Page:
29 SE, Design, Hans van Vliet, © Other software science formulas  size of vocabulary: n = n 1 + n 2  program length: N = N 1 + N 2  volume: V = N log 2 n  level of abstraction: L = V*/ V approximation: L’ = (2/n 1 )(n 2 /N 2 )  programming effort: E = V/L  estimated programming time: T ’ = E/18  estimate of N: N ’ = n 1 log 2 n 2 : n 2 log 2 n 2  for this example: N = 68, N ’ = 89, L =.015, L’ =.028

30 SE, Design, Hans van Vliet, © Software science  empirical studies: reasonably good fit  critique:  explanations are not convincing  results from cognitive psychology used wrongly  is aimed at coding phase only; assumes this is an uninterrupted concentrated activity  different definitions of “operand” and “operator”

31 SE, Design, Hans van Vliet, © Structure-based measures  based on  control structures  data structures  or both  example complexity measure based on data structures: average number of instructions between successive references to a variable  best known measure is based on the control structure: McCabe’s cyclomatic complexity

32 SE, Design, Hans van Vliet, © Example program public static void sort(int x []) { for (int i=0; i < x.length-1; i++) { for (int j=i+1; j < x.length; j++) { if (x[i] > x[j]) { int save=x[i]; x[i]=x[j]; x[j]=save }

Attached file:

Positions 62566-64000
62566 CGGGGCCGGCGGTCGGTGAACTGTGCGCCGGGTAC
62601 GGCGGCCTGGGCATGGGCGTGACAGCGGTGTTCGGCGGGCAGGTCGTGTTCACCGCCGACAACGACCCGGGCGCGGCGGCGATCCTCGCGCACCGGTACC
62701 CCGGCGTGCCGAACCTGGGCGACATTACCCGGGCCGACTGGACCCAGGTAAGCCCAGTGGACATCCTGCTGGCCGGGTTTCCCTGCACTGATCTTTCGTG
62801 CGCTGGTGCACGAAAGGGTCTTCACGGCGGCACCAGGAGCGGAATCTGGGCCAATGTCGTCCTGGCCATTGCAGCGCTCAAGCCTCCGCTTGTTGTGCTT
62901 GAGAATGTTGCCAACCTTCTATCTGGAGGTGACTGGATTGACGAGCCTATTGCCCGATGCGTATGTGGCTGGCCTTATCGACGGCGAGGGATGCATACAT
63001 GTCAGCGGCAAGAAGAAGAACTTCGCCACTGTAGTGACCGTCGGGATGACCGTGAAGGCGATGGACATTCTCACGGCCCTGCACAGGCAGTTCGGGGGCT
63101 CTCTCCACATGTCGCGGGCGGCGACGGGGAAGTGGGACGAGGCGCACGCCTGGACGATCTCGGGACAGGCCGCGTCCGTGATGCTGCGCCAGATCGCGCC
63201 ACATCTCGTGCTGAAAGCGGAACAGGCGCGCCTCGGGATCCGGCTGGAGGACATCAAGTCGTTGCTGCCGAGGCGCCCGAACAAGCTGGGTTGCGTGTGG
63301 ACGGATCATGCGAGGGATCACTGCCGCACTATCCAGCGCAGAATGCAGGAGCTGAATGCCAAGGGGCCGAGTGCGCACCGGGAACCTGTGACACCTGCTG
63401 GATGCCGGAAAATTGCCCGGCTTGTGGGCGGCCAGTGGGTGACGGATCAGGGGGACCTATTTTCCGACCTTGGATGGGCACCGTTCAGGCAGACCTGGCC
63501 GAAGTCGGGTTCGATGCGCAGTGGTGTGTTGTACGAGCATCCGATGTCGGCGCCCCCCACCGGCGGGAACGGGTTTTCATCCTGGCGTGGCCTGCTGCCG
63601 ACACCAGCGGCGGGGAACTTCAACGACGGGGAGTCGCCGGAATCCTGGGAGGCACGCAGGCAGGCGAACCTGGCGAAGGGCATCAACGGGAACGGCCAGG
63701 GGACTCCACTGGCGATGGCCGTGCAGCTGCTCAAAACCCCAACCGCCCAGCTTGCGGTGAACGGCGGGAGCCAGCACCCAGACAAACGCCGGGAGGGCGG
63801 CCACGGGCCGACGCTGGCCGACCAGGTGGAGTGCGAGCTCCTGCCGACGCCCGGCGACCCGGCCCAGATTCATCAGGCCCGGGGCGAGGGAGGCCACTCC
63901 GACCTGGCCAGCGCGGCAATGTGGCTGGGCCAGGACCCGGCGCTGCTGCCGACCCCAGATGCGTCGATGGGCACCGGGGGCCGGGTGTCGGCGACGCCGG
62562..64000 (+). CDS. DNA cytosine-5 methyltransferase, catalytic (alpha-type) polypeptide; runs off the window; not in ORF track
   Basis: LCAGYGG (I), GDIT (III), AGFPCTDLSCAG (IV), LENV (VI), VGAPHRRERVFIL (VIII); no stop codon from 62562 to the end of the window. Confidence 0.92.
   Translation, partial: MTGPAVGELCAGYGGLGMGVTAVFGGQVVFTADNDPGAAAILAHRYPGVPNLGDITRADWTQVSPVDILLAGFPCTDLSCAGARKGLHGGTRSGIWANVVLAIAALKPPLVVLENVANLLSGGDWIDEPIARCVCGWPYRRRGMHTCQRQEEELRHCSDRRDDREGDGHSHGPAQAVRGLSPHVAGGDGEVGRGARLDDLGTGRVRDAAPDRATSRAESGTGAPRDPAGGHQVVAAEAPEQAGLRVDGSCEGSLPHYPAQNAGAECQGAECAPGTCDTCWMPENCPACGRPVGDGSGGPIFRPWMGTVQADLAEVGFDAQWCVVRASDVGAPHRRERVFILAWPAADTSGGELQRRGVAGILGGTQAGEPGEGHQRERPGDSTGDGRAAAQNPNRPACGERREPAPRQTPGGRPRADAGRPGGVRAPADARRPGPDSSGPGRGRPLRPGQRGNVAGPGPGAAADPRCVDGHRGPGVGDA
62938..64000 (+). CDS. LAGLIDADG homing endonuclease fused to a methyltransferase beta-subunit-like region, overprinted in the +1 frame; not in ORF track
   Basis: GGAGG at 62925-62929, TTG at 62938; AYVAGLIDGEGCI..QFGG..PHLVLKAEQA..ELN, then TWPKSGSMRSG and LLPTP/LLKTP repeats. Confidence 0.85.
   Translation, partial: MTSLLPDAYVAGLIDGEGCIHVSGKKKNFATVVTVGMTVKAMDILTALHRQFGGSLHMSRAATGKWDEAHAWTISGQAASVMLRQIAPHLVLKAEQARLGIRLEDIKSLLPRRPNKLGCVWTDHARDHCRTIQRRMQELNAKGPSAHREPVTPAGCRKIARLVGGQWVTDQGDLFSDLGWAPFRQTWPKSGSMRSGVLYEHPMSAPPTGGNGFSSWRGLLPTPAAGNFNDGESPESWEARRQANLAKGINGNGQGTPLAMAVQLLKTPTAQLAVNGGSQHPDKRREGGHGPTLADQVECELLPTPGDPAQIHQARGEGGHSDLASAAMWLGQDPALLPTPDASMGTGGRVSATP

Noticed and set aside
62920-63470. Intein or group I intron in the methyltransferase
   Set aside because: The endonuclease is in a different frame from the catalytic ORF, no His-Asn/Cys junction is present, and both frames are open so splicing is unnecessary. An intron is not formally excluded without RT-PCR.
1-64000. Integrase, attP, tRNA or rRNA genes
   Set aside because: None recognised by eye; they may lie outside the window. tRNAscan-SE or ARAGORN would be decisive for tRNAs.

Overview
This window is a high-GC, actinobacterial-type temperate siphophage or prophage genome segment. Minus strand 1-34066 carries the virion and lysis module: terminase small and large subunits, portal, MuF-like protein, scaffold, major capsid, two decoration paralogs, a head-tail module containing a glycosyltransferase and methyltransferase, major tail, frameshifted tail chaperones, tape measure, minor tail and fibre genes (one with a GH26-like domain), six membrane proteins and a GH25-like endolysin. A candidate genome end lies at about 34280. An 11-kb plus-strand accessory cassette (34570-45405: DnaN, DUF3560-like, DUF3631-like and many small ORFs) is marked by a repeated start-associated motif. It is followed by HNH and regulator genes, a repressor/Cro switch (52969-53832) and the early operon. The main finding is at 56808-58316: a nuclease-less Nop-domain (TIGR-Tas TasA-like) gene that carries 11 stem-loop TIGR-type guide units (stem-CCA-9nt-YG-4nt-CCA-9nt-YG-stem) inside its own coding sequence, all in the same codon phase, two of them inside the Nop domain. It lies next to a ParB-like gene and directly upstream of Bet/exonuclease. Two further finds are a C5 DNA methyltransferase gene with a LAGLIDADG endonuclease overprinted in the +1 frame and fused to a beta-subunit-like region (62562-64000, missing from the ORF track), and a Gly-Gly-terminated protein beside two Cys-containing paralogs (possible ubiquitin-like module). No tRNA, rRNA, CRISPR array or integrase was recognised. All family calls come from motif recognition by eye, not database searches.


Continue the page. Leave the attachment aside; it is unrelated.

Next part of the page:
33 SE, Design, Hans van Vliet, © Cyclomatic complexity e = number of edges (13) n = number of nodes (11) p = number of connected components (1) CV = e - n + p + 1 (4)

34 SE, Design, Hans van Vliet, © Note: CV = e-n+p+1, CV  e-n+2p e-n+p+1 = = 4 e-n+2p = 6 e-n+p+1 = e-n+2p = 4

35 SE, Design, Hans van Vliet, © Intra-modular complexity measures, summary  for small programs, the various measures correlate well with programming time  however, a simple length measure such as LOC does equally well  complexity measures are not very context sensitive  complexity measures take into account few aspects  it might help to look at the complexity density instead

36 SE, Design, Hans van Vliet, © System structure: inter-module complexity  looks at the complexity of the dependencies between modules  draw modules and their dependencies in a graph  then the arrows connecting modules may denote several relations, such as:  A contains B  A precedes B  A uses B  we are mostly interested in the latter type of relation

37 SE, Design, Hans van Vliet, © The uses relation  In a well-structured piece of software, the dependencies show up as procedure calls  therefore, this graph is known as the call-graph  possible shapes of this graph:  chaos (directed graph)  hierarchy (acyclic graph)  strict hierarchy (layers)  tree

38 SE, Design, Hans van Vliet, © In a picture: chaos strict hierarchy tree

39 SE, Design, Hans van Vliet, © Measurements } size # nodes # edges width height

40 SE, Design, Hans van Vliet, © Deviation from a tree strict hierarchy tree

41 SE, Design, Hans van Vliet, © Tree impurity metric  complete graph with n nodes has n(n-1)/2 edges  a tree with n nodes has (n-1) edges  tree impurity for a graph with n nodes and e edges: m(G) = 2(e-n+1)/(n-1)(n-2)  this is a “good” measure, in the measurement theory sense